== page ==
14. good question about power plants. I think most would run out of fuel and the nuclear ones have automatic safety shutoffs that would stop them. Recent history suggests that deep ocean oil drilling rigs would continue to harvest oil until someone stopped the flow. Solar panels would keep generating electricity, as would windmills assuming their generators were engaged. The interesting question I would have with your scenario is whether people would all move together to a single city/community, or whether they would attempt to construct a new way of life with relatively few people in the cities they were in. Or would they become nomadic, roaming from place to place to consume what was left behind by all the disappeared people.
  15. You can test your hypothesis by dissolving salt in water and observing whether its color or other reflection/refraction properties change. If you time your experiment well, you could follow it up with a pasta dinner or a nice soup. Have fun!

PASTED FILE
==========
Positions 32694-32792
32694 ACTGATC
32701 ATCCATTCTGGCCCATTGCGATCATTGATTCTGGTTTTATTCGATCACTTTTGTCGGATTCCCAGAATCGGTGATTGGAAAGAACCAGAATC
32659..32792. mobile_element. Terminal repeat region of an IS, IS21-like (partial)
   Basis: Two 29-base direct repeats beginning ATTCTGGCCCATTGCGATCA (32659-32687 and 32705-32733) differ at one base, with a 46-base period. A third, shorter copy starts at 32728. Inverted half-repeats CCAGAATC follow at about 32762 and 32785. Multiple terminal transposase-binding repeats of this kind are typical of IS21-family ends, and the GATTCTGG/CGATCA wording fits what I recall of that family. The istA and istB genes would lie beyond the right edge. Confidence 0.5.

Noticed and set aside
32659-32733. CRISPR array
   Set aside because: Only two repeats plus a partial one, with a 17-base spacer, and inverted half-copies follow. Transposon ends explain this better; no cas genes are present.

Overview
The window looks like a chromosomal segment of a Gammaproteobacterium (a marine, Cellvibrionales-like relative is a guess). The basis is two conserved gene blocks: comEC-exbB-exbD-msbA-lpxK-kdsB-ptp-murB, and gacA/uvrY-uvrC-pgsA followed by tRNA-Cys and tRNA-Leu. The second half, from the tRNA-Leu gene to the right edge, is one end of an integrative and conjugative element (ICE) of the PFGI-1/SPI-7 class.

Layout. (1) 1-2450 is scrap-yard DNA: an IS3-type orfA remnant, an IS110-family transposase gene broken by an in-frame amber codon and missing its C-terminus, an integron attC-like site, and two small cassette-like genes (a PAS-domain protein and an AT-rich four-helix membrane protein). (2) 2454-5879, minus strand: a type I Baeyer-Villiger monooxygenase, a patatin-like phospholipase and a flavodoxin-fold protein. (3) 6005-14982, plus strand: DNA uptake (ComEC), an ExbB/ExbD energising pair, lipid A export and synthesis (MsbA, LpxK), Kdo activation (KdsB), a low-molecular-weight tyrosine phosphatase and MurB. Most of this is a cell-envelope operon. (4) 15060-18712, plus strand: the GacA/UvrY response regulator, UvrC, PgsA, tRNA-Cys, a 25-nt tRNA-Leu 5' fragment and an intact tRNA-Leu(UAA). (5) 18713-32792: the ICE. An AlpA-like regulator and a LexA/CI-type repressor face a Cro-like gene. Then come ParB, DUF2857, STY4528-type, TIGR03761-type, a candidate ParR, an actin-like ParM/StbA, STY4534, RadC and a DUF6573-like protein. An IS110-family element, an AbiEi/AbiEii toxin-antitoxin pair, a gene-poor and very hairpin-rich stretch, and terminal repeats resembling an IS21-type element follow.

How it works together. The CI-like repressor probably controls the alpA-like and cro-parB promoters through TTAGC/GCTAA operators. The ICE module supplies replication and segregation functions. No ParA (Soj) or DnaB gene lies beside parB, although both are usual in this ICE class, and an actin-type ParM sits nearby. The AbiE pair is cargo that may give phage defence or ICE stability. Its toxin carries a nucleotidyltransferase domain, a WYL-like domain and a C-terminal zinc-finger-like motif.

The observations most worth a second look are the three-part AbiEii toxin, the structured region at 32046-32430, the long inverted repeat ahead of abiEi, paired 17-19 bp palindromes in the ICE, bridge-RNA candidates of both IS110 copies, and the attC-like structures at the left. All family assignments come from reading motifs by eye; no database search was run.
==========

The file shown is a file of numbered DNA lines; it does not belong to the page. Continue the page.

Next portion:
16. So it is magnetic force that causes objects to be experienced as solid? I always though it was electrostatic force.
  17. it makes sense that gravity would compress EM waves. The question is how those EM waves would remain intact and get compressed without the source velocity toward the target increasing. I would expect a high gravity target, such as a black hole, to blue-shift EM waves some but for those waves to fragment into multiple strands of compressed wavelengths. Is this presumptive?
  18. if the structures were pyramid-shaped or long with sloping sides, there could be large open areas that would be accessible from the upper levels.
  19. I think I heard that there were plans to build cycling tunnels close to Amsterdam with controlled wind flow for speed-assist. I wonder what ever happened to that.
  20. I have often wondered how it would work to have multi-story greenhouses. You could put gardens around the edges of the building and have people living in the core. If you organized recreation levels, shopping levels, school levels, etc., I don't see why it would be inhospitable. Whoever posted that the heat would need to be ventilated in the winter may be thinking in terms of too much density. If there was a way to harness the heat while getting sufficient ventilation, it could be very efficient, I think.